Like teachers, nurses are chronically in short supply as demand for qualified health professionals typically outstrips the amount of nurses that actually exist. That means nursing recruiters are constantly working in overdrive to attract nurses, and often, the nurses that are employed have to work long hours and double shifts to make sure patients are covered. These days, the typical short supply of nurses is compounded by a growing demand for healthcare services, with a downward trend in nursing school enrollment.

  7. Mechanics:

    If your car breaks down, you can typically be confident that there’s a mechanic out there that can help you get back on the road. But recent stats indicate that this may not always be the case. Over the last four to five years, there’s been a shortage in mechanics as students pass up technical school to attend four-year colleges. That means there are more than enough openings for mechanics today, with good benefits and salaries available for qualified graduates. And employers report that with a trade education, you can make just as much, if not more, money than graduates of four-year colleges, making automotive services a great career choice for technologically-minded students.

  8. Trucking:

    Who wants to drive a truck cross-country? Apparently, very few people. There are currently 200,000 trucking jobs waiting to be filled right now, despite a high unemployment rate in the U.S. With a technical education, truckers are able to earn an average of nearly $40,000, which is $4,000 more than the median wage for all jobs. What’s keeping students from pursuing this career? Like other trade jobs, it’s often seen as unglamorous or difficult, as truckers spend long days away from family and friends. But in exchange, truckers can enjoy great employment opportunities, good pay, and job security.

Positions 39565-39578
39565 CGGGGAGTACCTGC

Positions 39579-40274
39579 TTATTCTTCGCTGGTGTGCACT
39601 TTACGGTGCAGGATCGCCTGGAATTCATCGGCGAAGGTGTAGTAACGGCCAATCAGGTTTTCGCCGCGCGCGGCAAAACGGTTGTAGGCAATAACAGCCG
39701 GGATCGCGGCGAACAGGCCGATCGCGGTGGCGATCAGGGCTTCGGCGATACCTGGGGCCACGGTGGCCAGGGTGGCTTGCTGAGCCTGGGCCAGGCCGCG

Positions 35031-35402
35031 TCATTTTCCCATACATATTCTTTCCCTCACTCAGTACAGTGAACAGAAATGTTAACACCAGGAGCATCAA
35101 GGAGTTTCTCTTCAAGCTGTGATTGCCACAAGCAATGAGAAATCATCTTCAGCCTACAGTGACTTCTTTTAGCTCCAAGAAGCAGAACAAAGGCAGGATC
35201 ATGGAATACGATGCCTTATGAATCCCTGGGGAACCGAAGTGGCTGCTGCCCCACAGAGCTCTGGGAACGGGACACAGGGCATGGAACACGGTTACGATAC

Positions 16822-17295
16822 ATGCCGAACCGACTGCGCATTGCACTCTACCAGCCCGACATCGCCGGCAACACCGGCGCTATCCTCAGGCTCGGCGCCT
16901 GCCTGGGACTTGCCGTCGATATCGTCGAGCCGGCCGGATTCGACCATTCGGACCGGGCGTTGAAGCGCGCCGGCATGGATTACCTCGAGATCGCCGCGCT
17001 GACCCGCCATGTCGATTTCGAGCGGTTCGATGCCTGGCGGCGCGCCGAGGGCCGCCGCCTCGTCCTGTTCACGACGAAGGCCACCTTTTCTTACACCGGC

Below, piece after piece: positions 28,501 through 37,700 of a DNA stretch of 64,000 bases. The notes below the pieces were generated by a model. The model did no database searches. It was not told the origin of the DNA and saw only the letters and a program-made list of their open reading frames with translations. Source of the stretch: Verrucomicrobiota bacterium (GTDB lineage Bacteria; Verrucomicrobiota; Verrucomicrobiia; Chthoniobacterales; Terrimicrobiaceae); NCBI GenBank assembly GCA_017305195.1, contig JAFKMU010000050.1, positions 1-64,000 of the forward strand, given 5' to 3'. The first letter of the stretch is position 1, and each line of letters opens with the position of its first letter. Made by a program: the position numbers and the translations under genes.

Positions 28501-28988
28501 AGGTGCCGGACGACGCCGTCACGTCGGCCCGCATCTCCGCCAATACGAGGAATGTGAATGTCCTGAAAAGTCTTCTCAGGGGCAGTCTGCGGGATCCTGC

9. Computer science:

    There just aren’t enough graduates to keep up with the growth of the IT sector. Although there are approximately 150,000 new computer jobs opening up every year through 2020, there are less than 40,000 American students graduating with computer science degrees each year.

  10. Engineering:

    Engineering is a strong and stable profession, but so many student shy away from engineering degrees because they can be very difficult. That’s why employers are now complaining that they can’t find enough engineering graduates, especially those with the right qualifications and certifications. Civil engineering, environmental, and biomedical engineering are the hardest hit, leaving huge holes waiting to be filled with competent graduates that are in short supply.

  11. Plumbing:

    Although plumbing was once a hot career, these days, retiring plumbers are leaving the field faster than new graduates are joining it. That means that job openings in the plumbing field are being created faster than they’re being filled. Potential plumbers simply aren’t heading to vocational schools, leaving employers in need a a few (or more) good plumbers.

  12. SEO:

    Although it seems like everyone’s an “SEO expert” these days, the reality is that there are simply not enough skilled SEO strategists to fill the need for this career. Internet marketing is only becoming more popular as we progress, and the need for people who can bring in more traffic only continues to grow. With a huge demand and a high average salary of $70,000, there’s great potential for graduates with education in this field.

  13. Health care administration:

    Like nurses, health care administrators are few and far between. An aging population and 30 million newly insured American means that these professionals are needed now more than ever, but there aren’t enough graduates to go around. At the same time, health care administrators enjoy a great average salary of $88,000, so this career presents an excellent opportunity for those with a mind for administration in the medical field.

October 15th, 2012 written by Staff Writers